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By: Editor | June 02, 2019


On May 31, 2019, HuffPost reported Homeland Security Watchdog Finds Migrants Standing On Toilets At Packed Detention Center. "The inspector general’s office said that detainees were in soiled clothes and had been forced to stay in standing-room-only conditions for days or weeks."

This is not a country hundreds of thousands of men and women sacrificed their lives in wars so that it commits atrocities against the poor and defenseless. Subjecting immigrant detainees to inhumane conditions to deter immigration amounts to torture as described under the international law that prohibit torture.


United Nation's Convention Against Torture, Article:


"For the purposes of this Convention, the term "torture" means any ac...

By: Editor | April 07, 2019

Abdala Abdel Algyoum Abddalias, 54 year old father of four, and founding member of El Gedaref Salvation Initiative, told Amnesty International last year how he was abused by agents of Sudan’s National Intelligence and Security Services (NISS).

“I was taken to a courtyard and made to stand facing the wall until sunset. Then seven NISS agents holding sticks and whips started to beat me. When I resisted their instruction to take off my clothes, they ripped off my shirt and trouser and threatened to rape me with a stick. They beat me until the evening prayer time. They went to pray and promised to come back to continue their torture,” he said.

Another victim is Mohamed Salah Mohammed Abderhman. He was a 5th year student at the University of ...

Category: Africa 

Tags: Sudan 

By: Editor | December 29, 2018

LONDON — Fifteen-hour interrogations. Harmful cocktails of medicines. Offers of freedom in exchange for his theft of British government documents.

In his first public comments since being released last week from seven months of detention in the United Arab Emirates, Matthew Hedges, a British academic, described the extended psychological torture he says he endured at the hands of his interrogators.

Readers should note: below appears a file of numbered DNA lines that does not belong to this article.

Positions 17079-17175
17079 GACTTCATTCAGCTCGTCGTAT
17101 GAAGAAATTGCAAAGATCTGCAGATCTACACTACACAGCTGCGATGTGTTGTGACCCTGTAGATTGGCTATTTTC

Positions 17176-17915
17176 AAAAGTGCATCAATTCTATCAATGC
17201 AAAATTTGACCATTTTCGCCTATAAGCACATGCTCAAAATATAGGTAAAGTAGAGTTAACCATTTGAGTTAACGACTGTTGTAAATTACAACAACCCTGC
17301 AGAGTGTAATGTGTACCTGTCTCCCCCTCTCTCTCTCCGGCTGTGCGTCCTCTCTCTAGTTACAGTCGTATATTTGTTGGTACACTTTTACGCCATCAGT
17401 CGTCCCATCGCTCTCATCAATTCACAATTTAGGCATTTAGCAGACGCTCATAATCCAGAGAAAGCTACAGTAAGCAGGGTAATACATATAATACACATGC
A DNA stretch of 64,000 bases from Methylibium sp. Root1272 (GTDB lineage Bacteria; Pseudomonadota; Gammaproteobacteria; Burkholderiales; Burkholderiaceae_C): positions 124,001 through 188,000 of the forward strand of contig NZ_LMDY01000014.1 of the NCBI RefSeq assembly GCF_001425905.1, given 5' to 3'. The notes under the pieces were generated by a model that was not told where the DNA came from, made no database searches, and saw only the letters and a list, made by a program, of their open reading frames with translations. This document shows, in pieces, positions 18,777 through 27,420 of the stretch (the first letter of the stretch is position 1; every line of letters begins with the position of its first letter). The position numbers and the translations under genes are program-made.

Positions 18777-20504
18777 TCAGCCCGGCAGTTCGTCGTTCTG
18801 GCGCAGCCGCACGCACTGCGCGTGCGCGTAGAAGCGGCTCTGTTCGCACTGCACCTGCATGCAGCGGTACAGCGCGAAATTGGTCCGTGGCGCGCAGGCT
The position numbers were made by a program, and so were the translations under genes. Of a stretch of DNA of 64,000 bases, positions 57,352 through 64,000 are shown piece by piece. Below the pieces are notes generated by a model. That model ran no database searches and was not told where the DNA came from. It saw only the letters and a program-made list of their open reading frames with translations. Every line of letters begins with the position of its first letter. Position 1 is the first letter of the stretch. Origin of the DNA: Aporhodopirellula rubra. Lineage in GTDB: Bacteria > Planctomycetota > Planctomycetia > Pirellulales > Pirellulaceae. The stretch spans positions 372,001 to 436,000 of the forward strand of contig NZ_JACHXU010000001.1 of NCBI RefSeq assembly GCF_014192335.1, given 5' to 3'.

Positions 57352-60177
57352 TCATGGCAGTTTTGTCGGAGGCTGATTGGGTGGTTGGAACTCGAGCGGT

Mr. Hedges, 31, was sentenced last month to life in prison after being convicted of spying for the British government during a research trip, part of his doctoral studies on the effects of the Arab Spring on Emirati diplomacy and security. He was pardoned by the Emirati governmentlast week and returned to Britain after Brit...

By: Editor | December 29, 2018

The dissident Saudi journalist Jamal Khashoggi disappeared after he walked into the Saudi Consulate in Istanbul just over two weeks ago, and evidence increasingly suggests he was brutally murdered.


But on Wednesday night, a new piece of his work — submitted by his assistant after he disappeared — was published by The Washington Post, for which Mr. Khashoggi worked as a columnist.

In just over 700 words, his column lamented the dearth of a free press in the Arab world, which he said “is facing its own version of an Iron Curtain, imposed not by external actors, but through domestic forces vying for power.” He sought to promote the free exchange of ideas and information under the headline, “What the Arab world needs most is free expression....

By: Editor | October 07, 2018

Reported by New York Times


Beatings, sleep deprivation, menacing and other brutal tactics have led to persistent mental health problems among detainees held in secret C.I.A. prisons and at Guantánamo.

Before the United States permitted a terrifying way of interrogating prisoners, government lawyers and intelligence officials assured themselves of one crucial outcome. They knew that the methods inflicted on terrorism suspects would be painful, shocking and far beyond what the country had ever accepted. But none of it, they concluded, would cause long lasting psychological harm.

Fifteen years later, it is clear they were wrong.

Today in Slovakia, Hussein al-Marfadi describes permanent headaches and disturbed sleep, plagued by memories of dogs ins...
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